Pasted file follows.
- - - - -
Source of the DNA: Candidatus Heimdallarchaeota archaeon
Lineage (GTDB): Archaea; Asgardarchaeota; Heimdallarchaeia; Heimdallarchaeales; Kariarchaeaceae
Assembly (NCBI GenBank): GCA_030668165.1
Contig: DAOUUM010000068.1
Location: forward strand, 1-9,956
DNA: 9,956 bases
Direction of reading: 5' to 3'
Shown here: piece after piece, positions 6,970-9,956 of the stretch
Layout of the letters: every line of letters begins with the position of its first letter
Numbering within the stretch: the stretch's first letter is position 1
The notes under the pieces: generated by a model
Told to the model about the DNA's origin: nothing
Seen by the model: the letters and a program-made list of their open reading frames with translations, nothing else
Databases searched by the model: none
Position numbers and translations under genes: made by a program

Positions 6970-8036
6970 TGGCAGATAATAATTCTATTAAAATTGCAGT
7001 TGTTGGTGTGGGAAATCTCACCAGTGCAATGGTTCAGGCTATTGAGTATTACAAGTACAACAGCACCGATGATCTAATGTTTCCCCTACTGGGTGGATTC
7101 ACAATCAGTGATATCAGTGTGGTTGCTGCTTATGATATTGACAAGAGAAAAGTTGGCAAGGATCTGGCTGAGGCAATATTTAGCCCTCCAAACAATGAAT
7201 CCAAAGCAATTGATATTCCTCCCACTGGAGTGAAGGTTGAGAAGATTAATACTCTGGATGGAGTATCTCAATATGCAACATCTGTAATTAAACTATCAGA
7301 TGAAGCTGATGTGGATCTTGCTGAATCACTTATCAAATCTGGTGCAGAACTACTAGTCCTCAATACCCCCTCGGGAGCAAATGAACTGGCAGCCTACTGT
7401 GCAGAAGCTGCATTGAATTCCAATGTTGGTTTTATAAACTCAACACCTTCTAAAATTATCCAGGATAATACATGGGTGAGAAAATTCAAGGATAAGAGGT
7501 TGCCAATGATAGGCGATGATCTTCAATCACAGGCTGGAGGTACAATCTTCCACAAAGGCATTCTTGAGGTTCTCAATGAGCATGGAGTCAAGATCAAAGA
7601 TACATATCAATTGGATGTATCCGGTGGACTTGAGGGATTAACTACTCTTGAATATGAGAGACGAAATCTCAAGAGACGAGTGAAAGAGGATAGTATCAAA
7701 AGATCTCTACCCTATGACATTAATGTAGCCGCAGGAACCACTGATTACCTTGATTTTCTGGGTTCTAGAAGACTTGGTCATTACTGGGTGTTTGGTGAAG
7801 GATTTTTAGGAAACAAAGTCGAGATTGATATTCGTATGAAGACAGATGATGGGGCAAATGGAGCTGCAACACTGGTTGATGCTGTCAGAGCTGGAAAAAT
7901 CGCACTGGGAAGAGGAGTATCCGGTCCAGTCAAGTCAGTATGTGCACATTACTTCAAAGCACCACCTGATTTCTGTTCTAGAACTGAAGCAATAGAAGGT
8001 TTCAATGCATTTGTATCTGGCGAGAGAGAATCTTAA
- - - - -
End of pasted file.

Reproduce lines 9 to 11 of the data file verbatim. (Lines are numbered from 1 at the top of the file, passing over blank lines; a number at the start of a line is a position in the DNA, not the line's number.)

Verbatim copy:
Layout of the letters: every line of letters begins with the position of its first letter
Numbering within the stretch: the stretch's first letter is position 1
The notes under the pieces: generated by a model